Officers with the Centralia Police Department first identified a stolen vehicle driving in the 1200 block of Alder Street just after 11:15 a.m. on Thursday.
Unable to get in the right position to stop it and without probable cause to pursue, the driver of the vehicle got away.
But then the vehicle came back and fled again. Several more times.
“This vehicle is driving around our city, taunting us, which is extremely frustrating,” said Centralia Police Chief Stacy Denham.
Before the state Legislature passed a law in 2021 that restricted the conditions in which an officer can engage in a vehicular pursuit, Centralia officers may have chosen to pursue that stolen vehicle.
When the law went into effect, Denham began looking into alternative tactics to pursuits and came across what he called a pursuit eliminator spike strip: a relatively small and compact spike strip that can flatten the tire of a vehicle driving up to 50 mph in five seconds, as opposed to the standard spike strip, which can deflate the tire of a vehicle going up to 100 mph in 30 to 40 seconds. He went into the department’s budget and found approximately $3,000 that he could use to purchase about 40 of those strips, one for each patrol car. The strips arrived and were implemented in each patrol car about two weeks ago, said Denham.
After seeing the vehicle return to the area following the initial attempted stop, Denham had a discussion with his officers that ended with the governing words, “If you see the vehicle, hit it. Don’t just activate lights, PIT the … car and be done with it,” Denham relayed to The Chronicle on Friday, adding that striking or disabling the car was his “worst case scenario.”
Centralia officers attempted to pull over the vehicle a second time when they spotted it in the 700 block of North Pearl Street just after 1:05 p.m., but the vehicle eluded again.
By Thursday night, community members knew officers were looking for that specific stolen vehicle, said Denham.
Just after 1:10 a.m. Friday morning, officers got a call from a community member that the vehicle was stopped in the 1200 block of Alder Street.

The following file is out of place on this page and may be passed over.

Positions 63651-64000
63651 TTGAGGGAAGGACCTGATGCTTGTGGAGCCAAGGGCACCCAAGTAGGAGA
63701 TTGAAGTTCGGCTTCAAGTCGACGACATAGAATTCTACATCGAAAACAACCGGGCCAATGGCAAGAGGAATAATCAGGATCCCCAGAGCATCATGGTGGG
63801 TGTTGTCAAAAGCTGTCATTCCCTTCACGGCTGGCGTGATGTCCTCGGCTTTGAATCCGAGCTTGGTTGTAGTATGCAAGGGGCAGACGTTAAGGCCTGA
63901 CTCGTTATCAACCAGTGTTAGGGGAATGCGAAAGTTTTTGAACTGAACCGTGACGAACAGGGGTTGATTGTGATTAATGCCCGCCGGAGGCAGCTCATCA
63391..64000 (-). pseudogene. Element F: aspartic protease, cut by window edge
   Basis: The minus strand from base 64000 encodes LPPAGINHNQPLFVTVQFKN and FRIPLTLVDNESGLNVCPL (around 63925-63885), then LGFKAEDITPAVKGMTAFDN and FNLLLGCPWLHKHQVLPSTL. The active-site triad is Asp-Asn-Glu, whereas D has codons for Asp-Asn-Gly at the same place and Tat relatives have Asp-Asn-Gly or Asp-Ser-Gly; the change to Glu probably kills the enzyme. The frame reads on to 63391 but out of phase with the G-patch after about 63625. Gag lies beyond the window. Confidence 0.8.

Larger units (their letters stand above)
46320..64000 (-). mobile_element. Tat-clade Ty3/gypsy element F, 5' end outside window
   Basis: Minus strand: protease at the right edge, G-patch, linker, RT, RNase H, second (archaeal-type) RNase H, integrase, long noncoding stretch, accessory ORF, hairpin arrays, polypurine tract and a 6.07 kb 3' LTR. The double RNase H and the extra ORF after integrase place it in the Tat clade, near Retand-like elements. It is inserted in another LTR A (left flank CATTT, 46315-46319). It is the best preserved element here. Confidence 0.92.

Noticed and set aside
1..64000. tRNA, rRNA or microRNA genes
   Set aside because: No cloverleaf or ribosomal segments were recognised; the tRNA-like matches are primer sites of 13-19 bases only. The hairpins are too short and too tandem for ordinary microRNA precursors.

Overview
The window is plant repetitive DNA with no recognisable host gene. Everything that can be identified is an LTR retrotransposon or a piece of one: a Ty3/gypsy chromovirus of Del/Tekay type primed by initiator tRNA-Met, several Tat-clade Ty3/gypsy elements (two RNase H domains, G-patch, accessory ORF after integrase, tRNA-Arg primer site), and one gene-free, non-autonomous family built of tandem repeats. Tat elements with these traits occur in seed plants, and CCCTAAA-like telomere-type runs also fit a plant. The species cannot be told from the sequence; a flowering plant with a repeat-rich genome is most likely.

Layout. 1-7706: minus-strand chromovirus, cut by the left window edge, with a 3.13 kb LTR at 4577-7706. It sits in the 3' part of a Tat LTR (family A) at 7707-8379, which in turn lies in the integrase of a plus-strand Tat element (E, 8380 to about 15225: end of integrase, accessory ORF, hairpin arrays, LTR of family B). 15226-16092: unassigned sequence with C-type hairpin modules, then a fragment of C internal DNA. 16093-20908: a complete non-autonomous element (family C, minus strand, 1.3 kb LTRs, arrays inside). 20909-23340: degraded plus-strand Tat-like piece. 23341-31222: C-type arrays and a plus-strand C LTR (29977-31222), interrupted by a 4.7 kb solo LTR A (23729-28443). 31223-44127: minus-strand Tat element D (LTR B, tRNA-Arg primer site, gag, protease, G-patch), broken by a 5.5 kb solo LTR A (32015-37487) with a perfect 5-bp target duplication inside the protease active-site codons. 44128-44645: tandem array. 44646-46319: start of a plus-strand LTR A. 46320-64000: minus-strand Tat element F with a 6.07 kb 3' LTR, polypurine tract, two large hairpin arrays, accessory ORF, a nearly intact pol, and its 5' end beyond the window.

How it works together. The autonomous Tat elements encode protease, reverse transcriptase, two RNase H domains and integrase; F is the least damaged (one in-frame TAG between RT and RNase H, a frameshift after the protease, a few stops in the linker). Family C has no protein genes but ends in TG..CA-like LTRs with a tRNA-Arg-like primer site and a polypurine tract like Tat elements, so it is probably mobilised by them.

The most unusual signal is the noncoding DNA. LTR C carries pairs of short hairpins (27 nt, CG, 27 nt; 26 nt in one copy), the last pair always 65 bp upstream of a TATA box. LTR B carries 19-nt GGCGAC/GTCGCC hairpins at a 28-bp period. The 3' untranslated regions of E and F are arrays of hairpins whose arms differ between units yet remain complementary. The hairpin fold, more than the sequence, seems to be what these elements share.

The responding officer found the vehicle, noted there didn’t appear to be anyone in it, and put the pursuit eliminator spike strip under the rear tire on the driver’s side
“As he’s doing this, he didn’t see the person that was laying inside of the vehicle,” said Denham. “The brake lights come on, the ignition goes off and the car takes off on him because they spot the officer.”
But the rear driver’s side tire was flat.
“Now the person can’t elude as fast, so instead of 100 miles per hour, it’s going to go 50 miles an hour,” said Denham.
The vehicle still blew through stop signs at Mellen and Harrison streets and fled into the Rochester area.
An officer loosely followed the vehicle, figuring it would need to stop at some point to address the flat tire.
Officers with the Joint Narcotics Enforcement Team (JNET) who happened to be in the area responded to the officer’s report on the radio, and with the additional help of a K9, officers took the driver of the vehicle into custody at approximately 1:35 a.m. on Friday.
The driver, a 48-year-old Bremerton man, was arrested and booked into the Lewis County Jail.
“In my opinion, it was just really good police work, trying to follow the laws,” said Denham. “But this is the extent of the things that we’re trying to do. This one just happened to work out beautifully. And it just also happened to work out that the preparations that we’ve been trying to do actually paid off in this case, and it may pay off again in the future.”
Addressing legal restrictions on police pursuits is one of the Washington Association of Sheriffs and Police Chiefs’ main priorities for the ongoing legislative session.